(Reprinted from January, 2010) There have been a few folks recently who have been involved in either deaths of those close to them or in scrapes with death themselves. With that in mind, I had a reader ask for these 3 posts to be reposted for any newer readers in hopes there are some concepts or tools that might be useful. So, here they are…(this is part 2 of 3).
It’s funny, when it comes to MAJOR belief changes, at least for me; it becomes hard to distinguish the “chicken from the egg”. When beliefs finally change, no matter how long I have been working on something, it happens in an instant, so fast that it can be hard to tell which was first: for me that would be that I “decided” that my life had meaning, just as it was. That there was nothing I needed to DO to make it so. That there was nothing “wrong” with me just as I was, even if there were (and ARE) things that I wanted to change. That it was okay to Love this person utterly and completely, even if he had not “produced” anything. And all of those changing beliefs, all of that letting myself off the hook for who I was NOT gave me the most gentle, silent, delicious moment of my life. All those voices that used to run around in my head and tell me how much I’d screwed up that day, week, year, or life SHUT OFF. All the ones who loudly cautioned me about what terrible things could or would happen tomorrow or this year, or belittled me about all the things I would NEVER HAVE, like romantic love or a career doing something I love, or an end to the panic attacks…they CEASED. And in that sweet, clear silence I understood my reason for being here–and achieved it, all in a single moment. That my purpose, my primary one, was to have just one moment where I could love and accept myself totally and completely, the way that I imagine God loves and accepts me. Mmmmmmm………..
And after that all the pressure was off. As I’ve noted before, this whole process happened over the course of a workshop at The Option Institute called The Happiness Option (http://www.option.org/programs:the-happiness-option,6 ). Funny, to copy that link, I went to the program page and there is a quote from my wonderful friend Paisley, who was in the SAME Happiness Option class as I was–both of us were from California, and both of us eventually moved to New England, something neither one of us would EVER have conceived of at that time!
So, of course, as I’ve mentioned many times, I’ve never had a panic attack since then (May, 2005) after having them pretty much every day, all day for 19+ years. I’ve done so many things I never thought I would, could never even conceive of in fact, am in the greatest, most wonderful, effortless love relationship ever, and continue to fearlessly pursue the career of my dreams. I walk in graveyards–love them in fact–with such a sense of comfort and grace and marvel at the thoughts of these lives, now passed, and how much they meant in the moments of their owners. I’m quite comfortable with dying, content to enjoy each moment of thought and consciousness for its own sake, not as something to be held onto past its time. In fact, I literally had a moment where I was out in a snowstorm (in a graveyard no less), and it was so beautiful and peaceful as I sat out in the lee side of a big tree, that I considered just staying there and having that be my last moment–I felt quite comfortable that I didn’t need to be on earth for anything else, but as I sat there contemplating, I decided that I still wanted to stay so that I could learn and experience as much as I could here, AND that if I died there, in that wonderfully peaceful moment, I wrote in my journal that I “wouldn’t be there for the love of my life to FIND ME”. Mary and I both find it strange that I worded it that way, since my quest for the ultimate love relationship has always been MY search! The fact that I worded it that she would find me seems strangely prophetic, since Mary did, in fact, FIND ME.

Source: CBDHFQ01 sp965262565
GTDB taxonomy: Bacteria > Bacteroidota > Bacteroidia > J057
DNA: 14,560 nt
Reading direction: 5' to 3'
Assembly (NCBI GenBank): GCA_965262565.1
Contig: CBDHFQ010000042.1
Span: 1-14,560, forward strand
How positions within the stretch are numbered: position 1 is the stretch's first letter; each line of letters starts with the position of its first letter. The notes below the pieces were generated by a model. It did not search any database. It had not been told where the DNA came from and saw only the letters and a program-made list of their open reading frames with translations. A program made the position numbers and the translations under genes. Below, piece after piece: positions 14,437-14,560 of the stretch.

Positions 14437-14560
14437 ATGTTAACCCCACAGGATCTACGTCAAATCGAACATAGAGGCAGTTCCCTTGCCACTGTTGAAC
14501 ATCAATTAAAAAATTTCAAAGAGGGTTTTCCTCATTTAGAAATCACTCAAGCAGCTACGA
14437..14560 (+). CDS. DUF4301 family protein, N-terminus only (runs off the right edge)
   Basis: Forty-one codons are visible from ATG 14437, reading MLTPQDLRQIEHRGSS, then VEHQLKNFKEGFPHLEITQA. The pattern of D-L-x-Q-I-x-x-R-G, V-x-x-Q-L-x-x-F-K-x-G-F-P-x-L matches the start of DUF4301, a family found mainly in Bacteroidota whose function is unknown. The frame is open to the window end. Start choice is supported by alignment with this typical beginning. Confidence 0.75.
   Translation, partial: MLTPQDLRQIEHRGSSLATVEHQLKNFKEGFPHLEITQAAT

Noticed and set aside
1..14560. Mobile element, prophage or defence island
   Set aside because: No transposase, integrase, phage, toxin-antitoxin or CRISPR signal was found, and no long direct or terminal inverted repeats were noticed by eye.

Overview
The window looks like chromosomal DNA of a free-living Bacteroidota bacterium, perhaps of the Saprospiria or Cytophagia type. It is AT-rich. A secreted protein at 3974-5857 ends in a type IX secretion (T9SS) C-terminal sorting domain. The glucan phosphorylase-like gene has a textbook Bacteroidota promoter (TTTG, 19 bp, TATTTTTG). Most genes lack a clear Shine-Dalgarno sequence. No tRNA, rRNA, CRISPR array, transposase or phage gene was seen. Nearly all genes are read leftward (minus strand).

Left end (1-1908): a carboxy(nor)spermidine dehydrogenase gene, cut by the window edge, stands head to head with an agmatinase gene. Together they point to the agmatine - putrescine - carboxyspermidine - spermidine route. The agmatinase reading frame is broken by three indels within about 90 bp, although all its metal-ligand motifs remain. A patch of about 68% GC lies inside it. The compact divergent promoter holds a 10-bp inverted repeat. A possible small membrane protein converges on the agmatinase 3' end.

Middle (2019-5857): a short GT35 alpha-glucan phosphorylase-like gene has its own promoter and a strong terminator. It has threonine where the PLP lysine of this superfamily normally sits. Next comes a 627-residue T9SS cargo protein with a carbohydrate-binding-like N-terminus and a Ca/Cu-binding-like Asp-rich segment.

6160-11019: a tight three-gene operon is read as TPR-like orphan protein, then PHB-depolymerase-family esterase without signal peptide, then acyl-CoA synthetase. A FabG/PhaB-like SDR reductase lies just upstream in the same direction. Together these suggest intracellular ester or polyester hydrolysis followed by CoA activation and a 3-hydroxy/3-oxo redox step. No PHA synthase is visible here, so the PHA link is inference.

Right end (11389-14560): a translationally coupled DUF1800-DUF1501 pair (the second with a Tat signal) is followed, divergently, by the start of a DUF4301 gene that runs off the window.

It’s the weirdest thing to go 180 degrees on this: from someone petrified of the thought of death to someone who lovingly embraces it so much and enjoys the payoff of that by being able to simply BE with someone, even if they are dying, or contemplating suicide.
I RARELY meet people who see death the way I do, not as something to judge or fear, but simply another moment, another experience as a part of LIFE. I saw this on CNN.com today and that’s what sparked this particular blog, because, as expressed, I have an unlikely kin in how I view death in the person of Jeff Probst, yep, the host of “Survivor”. His quote is in regard to the recent death of a former participant, Jennifer Lyon, who died of cancer at the age of 37:
“If I learned anything from Jenn it is this: Don’t be afraid to ask someone how they are truly feeling about dying,” Probst says. “Don’t shy away from the scary parts of death. They need someone to talk to about what is going on inside their head. Most importantly, encourage them to let go of the expectations of others and give them permission to do what is right for them, even if it means letting go.”